Why do you so fondly remember
the station? After all, it was just a radio station...right?
It was a part of "me" - I was of
the transistor radio generation and I remember have a really cool radio with
earphones. Talking about the DJs' conversation out you on the "inside." The
songs were played frequently, which allowed me to learn the words well -
another sign of "coolness." The very definition of cool for me was hanging out
at Clarksville pool in the summertime - laying on a towel with my transistor
tuned to 79!
Do you remember when you
first became aware of WAKY?
I think it was in middle school.
I do recall liking WAKY because they played a lot of Partridge Family
and Bobby Sherman.
What was so appealing about the station?
I loved the DJ's and the fact
that I could tune in anytime and hear something I knew and liked. I remember
when I was a bit older listening to Bill Bailey in the morning.
In the days before iPods and ear-buds, I could put my transistor under my
pillow and fall asleep to WAKY!
Did you regularly listen to WKLO (or any other Louisville station)?
NO - NO - NO. I was only a WAKY
Who was your favorite WAKY air personalities?
Coyote Calhoun! I suppose since I now teach with Mike Wascher,
I should say Bill Graham. I do remember
Bill Bailey and Reed Yadon, but I always LOVED Coyote Calhoun.
Do you remember any
particular WAKY outside promotions -- events that happened away from the
I remember going to a basketball
game where 'KLO DJ's played WAKY DJ's. I think it might have been at
Jeffersonville High School, but I don't recall where. It was the place to be
"seen" - THAT'S what I remember! I also remember WAKY's Haunted
When I think back on
those days - it was a sort of a "coming of age" drama in which WAKY radio was
a star player. While I don't remember, in great detail, specific things. I DO
know that being a teen in the Louisville/Southern Indiana area meant WAKY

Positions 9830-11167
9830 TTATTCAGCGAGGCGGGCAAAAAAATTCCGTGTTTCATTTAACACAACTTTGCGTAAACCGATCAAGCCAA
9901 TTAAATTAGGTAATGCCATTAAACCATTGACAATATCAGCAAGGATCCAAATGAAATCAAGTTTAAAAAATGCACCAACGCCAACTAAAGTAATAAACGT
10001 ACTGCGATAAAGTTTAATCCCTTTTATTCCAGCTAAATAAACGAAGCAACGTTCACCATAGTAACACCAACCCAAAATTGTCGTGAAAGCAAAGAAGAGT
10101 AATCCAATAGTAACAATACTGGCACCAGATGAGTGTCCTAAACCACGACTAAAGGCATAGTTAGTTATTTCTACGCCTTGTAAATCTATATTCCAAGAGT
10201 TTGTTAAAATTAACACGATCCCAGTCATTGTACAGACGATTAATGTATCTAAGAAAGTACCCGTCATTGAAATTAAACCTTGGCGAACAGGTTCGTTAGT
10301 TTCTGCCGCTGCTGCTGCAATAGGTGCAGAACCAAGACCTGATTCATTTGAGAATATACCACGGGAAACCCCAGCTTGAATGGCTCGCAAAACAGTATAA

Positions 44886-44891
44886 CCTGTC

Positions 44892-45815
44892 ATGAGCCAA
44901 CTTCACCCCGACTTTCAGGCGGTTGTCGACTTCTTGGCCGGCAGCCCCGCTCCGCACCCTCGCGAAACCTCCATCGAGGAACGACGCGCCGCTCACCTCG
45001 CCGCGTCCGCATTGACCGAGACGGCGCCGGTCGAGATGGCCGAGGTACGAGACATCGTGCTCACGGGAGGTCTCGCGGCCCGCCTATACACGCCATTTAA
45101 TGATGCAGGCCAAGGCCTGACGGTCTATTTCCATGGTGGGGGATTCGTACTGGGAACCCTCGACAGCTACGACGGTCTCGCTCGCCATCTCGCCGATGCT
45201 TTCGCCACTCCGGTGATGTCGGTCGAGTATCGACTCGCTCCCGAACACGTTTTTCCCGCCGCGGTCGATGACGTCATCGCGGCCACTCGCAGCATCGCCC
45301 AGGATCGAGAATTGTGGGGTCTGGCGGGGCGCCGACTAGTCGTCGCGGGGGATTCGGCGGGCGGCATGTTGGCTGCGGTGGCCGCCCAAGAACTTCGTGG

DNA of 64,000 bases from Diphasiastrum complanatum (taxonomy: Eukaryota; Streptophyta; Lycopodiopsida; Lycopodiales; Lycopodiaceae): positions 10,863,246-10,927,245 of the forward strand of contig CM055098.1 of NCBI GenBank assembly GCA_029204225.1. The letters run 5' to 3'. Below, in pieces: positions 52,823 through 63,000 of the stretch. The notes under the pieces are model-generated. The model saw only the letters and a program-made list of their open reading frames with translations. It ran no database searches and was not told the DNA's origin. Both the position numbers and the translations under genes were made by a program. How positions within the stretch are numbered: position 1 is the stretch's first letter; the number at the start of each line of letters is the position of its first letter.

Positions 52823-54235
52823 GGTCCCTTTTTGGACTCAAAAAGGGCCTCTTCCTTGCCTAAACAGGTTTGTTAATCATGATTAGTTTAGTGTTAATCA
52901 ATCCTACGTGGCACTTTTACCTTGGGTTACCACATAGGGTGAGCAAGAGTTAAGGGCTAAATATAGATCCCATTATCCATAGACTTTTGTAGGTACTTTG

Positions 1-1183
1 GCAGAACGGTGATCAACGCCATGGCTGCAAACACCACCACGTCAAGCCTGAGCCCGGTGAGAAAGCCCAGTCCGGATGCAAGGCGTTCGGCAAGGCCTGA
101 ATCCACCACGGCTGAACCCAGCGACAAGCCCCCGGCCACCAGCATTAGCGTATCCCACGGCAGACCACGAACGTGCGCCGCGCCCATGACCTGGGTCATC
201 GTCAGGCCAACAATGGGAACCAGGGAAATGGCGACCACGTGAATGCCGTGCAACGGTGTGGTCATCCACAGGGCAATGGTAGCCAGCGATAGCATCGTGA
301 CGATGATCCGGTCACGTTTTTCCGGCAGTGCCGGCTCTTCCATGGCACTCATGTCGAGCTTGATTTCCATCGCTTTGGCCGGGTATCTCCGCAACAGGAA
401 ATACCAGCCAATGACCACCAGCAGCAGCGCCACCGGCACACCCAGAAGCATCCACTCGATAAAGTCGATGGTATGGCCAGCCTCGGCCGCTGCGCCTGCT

radio - at least in my peer group. The DJ's were the adult players who could
be trusted to not embarrass those of us who would prefer not to listen to
parents! At a time when we didn't trust anyone over 30 - guys like Coyote
Calhoun were ageless.
I remember well listening to
Three Dog Night's "Joy to the World." I LOVED THAT SONG!! And WAKY played
it often! Also, while nearly all of my peers were trying hard to be too cool
for "bubblegum" music, WAKY allowed me to listen and like guys like David
Cassidy, Bobby Sherman and Donny Osmond. It was a sort of
"unintentional listening" - if it was on the radio, and you happened to be
tuned in, you were "forced" to listen. (Don't you just love teenaged
If I hear (sadly, this type of
music is lost today) "I Think I Love You," I am immediately back in
Clarksville with my room plastered in David Cassidy posters. Hearing The
Monkees takes me back to sleepovers at my friend Celine's house, where we
used to sneak into her older sister's room to steal Davy Jones trading
cards! (When I think of that music and those songs, I lament that a genre of
music appears to be lost.) While WAKY radio didn't drive that psychedelic bus,
it was always waiting comfortably at the next stop!
You know, what's really funny is that I use music from the '60s and '70s to
teach literature and literary devices: symbolism, metaphor, foreshadowing,
etc. My students love Wednesdays - they get to listen to "when music was
music." (There's a good deal of obligatory eye-rolling, but they actually
really seem to like it!) For students in this generation who get their info in
30 second sound bites - music is truly the universal language. I used to keep
a radio on low in the background in my classroom but the Oldies station (it
was safe, if you know what I mean) in Orlando is no more - Sure wish I had